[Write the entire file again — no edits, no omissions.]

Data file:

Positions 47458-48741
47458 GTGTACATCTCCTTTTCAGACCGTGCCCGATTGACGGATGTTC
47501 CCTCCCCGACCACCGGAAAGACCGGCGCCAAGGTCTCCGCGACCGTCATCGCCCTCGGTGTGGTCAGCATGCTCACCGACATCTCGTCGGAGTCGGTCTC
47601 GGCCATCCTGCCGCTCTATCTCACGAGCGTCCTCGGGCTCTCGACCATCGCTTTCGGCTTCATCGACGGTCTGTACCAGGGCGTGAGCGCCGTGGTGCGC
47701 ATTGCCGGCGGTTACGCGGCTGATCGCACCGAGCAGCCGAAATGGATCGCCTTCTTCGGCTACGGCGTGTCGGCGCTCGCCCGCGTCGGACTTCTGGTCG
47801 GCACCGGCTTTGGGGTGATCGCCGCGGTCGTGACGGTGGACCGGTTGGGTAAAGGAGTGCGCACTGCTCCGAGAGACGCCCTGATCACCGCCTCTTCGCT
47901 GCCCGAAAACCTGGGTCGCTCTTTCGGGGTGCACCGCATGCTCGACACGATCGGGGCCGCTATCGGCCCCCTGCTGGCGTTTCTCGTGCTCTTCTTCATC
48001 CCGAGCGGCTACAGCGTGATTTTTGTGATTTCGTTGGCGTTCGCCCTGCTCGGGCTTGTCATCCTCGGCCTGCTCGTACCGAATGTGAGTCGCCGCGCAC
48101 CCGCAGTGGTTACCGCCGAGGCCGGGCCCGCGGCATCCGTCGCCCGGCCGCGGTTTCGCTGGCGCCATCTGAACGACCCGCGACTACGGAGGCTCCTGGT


Positions 47458-48741
47458 GTGTACATCTCCTTTTCAGACCGTGCCCGATTGACGGATGTTC
47501 CCTCCCCGACCACCGGAAAGACCGGCGCCAAGGTCTCCGCGACCGTCATCGCCCTCGGTGTGGTCAGCATGCTCACCGACATCTCGTCGGAGTCGGTCTC
47601 GGCCATCCTGCCGCTCTATCTCACGAGCGTCCTCGGGCTCTCGACCATCGCTTTCGGCTTCATCGACGGTCTGTACCAGGGCGTGAGCGCCGTGGTGCGC
47701 ATTGCCGGCGGTTACGCGGCTGATCGCACCGAGCAGCCGAAATGGATCGCCTTCTTCGGCTACGGCGTGTCGGCGCTCGCCCGCGTCGGACTTCTGGTCG
47801 GCACCGGCTTTGGGGTGATCGCCGCGGTCGTGACGGTGGACCGGTTGGGTAAAGGAGTGCGCACTGCTCCGAGAGACGCCCTGATCACCGCCTCTTCGCT
47901 GCCCGAAAACCTGGGTCGCTCTTTCGGGGTGCACCGCATGCTCGACACGATCGGGGCCGCTATCGGCCCCCTGCTGGCGTTTCTCGTGCTCTTCTTCATC
48001 CCGAGCGGCTACAGCGTGATTTTTGTGATTTCGTTGGCGTTCGCCCTGCTCGGGCTTGTCATCCTCGGCCTGCTCGTACCGAATGTGAGTCGCCGCGCAC
48101 CCGCAGTGGTTACCGCCGAGGCCGGGCCCGCGGCATCCGTCGCCCGGCCGCGGTTTCGCTGGCGCCATCTGAACGACCCGCGACTACGGAGGCTCCTGGT